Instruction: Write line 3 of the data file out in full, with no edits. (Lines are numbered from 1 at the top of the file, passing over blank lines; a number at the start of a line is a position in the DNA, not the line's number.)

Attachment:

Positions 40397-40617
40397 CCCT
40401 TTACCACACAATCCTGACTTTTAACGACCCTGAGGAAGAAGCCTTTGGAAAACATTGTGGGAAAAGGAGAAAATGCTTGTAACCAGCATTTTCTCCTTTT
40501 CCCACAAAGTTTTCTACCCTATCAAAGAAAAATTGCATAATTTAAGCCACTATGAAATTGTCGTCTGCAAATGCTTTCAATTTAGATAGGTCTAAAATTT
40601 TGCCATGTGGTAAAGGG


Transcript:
40401 TTACCACACAATCCTGACTTTTAACGACCCTGAGGAAGAAGCCTTTGGAAAACATTGTGGGAAAAGGAGAAAATGCTTGTAACCAGCATTTTCTCCTTTT